|PAR||1906||1921||(M, W)||División Profesional|
|PER||1922||1925||(M, W)||Primera División|
|URU||1900||1916||(M, W)||Primera División|
|VEN||1926||1952||(M, W)||Primera División|
The main competition for men's national teams is the Copa América, started in 1916. CONMEBOL also runs national competitions at Under-20, Under-17 and Under-15 levels. For women's national teams, CONMEBOL operates the Copa América Femenina for senior national sides, as well as Under-20 and Under-17 championships.
In futsal, there is the Copa América de Futsal and Campeonato Sudamericano de Futsal Sub-20. The Campeonato Sudamericano Femenino de Futsal is the women's equivalent to the man's tournament.
CONMEBOL also runs the two main club competitions in South America: the Copa Libertadores was first held in 1960 and the Copa Sudamericana was launched by CONMEBOL in 2002 as an indirect successor to the Supercopa Libertadores (begun in 1988). A third competition, the Copa CONMEBOL, started in 1992 and was abolished in 1999. In women's football, CONMEBOL also conducts the Copa Libertadores Femenina for club teams. The competition was first held in 2009.
The Recopa Sudamericana pits the past year's winners of the Copa Libertadores against the winners of the Copa Sudamericana (previously the winners of the Supercopa Libertadores) and came into being in 1989.
The Intercontinental Cup was jointly organised with UEFA between the Copa Libertadores and the UEFA Champions League winners.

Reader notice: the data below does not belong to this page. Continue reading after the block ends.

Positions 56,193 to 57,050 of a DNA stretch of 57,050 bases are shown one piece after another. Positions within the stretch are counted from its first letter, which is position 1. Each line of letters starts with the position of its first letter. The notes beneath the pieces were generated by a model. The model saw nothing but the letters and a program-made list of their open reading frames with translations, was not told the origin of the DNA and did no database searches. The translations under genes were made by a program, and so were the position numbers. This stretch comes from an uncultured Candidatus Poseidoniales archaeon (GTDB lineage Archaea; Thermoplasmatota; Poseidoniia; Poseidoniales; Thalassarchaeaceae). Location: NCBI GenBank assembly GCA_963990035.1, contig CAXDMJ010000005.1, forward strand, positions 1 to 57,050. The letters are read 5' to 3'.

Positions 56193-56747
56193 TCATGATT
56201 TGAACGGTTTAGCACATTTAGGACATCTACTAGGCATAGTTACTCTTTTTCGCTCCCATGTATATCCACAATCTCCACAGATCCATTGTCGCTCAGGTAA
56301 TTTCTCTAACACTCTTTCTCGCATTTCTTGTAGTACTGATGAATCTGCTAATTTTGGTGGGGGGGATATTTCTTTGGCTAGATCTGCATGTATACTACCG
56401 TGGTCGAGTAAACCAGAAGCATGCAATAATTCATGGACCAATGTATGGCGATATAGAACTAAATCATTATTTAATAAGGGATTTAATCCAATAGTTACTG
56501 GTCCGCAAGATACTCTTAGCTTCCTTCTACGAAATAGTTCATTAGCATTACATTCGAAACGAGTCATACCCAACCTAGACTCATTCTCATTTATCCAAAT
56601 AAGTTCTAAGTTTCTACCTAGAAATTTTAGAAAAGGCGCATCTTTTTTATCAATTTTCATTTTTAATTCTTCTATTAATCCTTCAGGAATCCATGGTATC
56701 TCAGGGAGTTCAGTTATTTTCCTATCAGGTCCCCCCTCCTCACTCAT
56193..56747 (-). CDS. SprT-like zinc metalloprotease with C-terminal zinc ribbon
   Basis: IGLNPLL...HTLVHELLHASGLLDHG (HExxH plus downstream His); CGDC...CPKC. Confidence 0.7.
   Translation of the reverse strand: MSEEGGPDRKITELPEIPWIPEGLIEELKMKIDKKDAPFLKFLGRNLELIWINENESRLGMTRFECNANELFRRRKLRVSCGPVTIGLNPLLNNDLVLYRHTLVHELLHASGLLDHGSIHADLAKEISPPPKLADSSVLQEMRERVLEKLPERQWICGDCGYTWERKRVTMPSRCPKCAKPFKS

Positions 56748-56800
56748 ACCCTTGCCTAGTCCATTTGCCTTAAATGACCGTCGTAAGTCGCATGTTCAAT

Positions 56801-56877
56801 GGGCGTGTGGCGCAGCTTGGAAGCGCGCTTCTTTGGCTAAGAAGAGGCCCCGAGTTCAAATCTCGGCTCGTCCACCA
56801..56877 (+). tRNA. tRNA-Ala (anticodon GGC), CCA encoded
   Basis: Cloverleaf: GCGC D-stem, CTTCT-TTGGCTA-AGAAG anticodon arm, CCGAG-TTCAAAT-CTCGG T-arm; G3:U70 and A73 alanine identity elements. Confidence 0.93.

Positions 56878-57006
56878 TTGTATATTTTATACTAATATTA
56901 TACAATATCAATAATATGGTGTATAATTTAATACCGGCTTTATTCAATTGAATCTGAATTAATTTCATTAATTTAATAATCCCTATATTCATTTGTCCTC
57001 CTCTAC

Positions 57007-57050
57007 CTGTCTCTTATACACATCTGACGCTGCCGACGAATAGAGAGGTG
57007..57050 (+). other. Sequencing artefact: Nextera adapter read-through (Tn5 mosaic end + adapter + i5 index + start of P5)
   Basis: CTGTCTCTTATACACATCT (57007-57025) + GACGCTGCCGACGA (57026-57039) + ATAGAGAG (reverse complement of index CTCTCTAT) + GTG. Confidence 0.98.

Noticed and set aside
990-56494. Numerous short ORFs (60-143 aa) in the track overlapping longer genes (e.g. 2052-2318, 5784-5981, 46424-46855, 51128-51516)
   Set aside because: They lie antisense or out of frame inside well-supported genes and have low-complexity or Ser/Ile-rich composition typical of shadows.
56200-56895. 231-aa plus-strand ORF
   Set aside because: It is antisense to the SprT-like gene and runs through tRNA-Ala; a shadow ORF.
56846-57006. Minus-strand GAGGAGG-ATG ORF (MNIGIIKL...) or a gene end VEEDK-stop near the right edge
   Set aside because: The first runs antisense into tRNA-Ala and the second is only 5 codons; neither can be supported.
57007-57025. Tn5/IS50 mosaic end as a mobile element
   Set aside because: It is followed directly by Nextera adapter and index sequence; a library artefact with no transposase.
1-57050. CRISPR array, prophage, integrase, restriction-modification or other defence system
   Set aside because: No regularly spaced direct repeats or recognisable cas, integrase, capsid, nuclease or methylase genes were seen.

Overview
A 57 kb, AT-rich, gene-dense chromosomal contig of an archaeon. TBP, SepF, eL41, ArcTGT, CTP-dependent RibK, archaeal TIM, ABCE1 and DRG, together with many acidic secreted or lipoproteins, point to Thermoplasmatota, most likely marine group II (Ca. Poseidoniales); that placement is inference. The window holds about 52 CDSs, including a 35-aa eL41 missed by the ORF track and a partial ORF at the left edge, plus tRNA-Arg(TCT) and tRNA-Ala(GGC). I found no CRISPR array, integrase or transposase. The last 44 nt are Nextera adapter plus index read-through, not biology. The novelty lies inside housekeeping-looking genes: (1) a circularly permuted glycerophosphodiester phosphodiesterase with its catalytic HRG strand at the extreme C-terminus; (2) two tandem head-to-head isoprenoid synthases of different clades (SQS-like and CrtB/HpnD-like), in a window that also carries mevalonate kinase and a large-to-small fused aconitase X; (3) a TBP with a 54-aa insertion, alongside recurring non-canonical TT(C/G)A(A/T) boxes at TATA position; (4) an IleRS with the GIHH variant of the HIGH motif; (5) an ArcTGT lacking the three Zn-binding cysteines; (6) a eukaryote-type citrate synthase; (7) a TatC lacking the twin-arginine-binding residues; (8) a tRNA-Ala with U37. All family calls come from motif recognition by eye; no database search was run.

|Copa Libertadores Femenina||1st||2019|
|Copa Libertadores de Futsal||5th||2020|
|Copa Libertadores Femenina de Futsal||2nd||2020|
|U-20 Copa Libertadores||1st||2020|
|Copa Libertadores de Beach Soccer||1st||2019|
|National teams (Men)|
|CONMEBOL Pre-Olympic Tournament||4th||2020|
|South American Under-20 Championship||1st||2021|
|South American Under-17 Championship||4th||2021|
|South American Under-15 Championship||1st||2019|
|Copa América de Futsal||10th||2019|
|FIFA Futsal World Cup qualifiers||1st||2020|
|South American Futsal League||1st||2020|
|South American Under-20 Futsal Championship||7th||2020|
|South American Under-17 Futsal Championship||2nd||2020|
|Copa América de Beach Soccer||2nd||2020|
|FIFA Beach Soccer World Cup qualifiers||6th||2019|
|South American Beach Soccer League||2nd||2019|
|South American Under-20 Beach Soccer Championship||1st||2019|
|National teams (Women)|
|Copa América Femenina||7th||2022|
|South American Under-20 Women's Football Championship||8th||2020|
|South American Under-17 Women's Football Championship||3rd||2020|
|Copa América Femenina de Futsal||5th||2019|
|South American Under-20 Women's Futsal Championship||2nd||2020|
|Team|| 1992 || 1995 || 1997 || 1999 || 2001 || 2003 || 2005 || 2009 || 2013 || 2017 ||Total|
|Nation|| 1989 || 1992 || 1996 || 2000 || 2004 || 2008 || 2012 || 2016 || 2020 ||Years|
| 1995 |
| 1996 |
| 1997 |
| 1998 |
| 1999 |
| 2000 |
| 2001 |
| 2002 |
| 2003 |
| 2004 |
| 2005 |
| 2006 |
| 2007 |
| 2008 |
| 2009 |
| 2011 |
| 2013 |
| 2015 |
| 2017 |
| 2019 |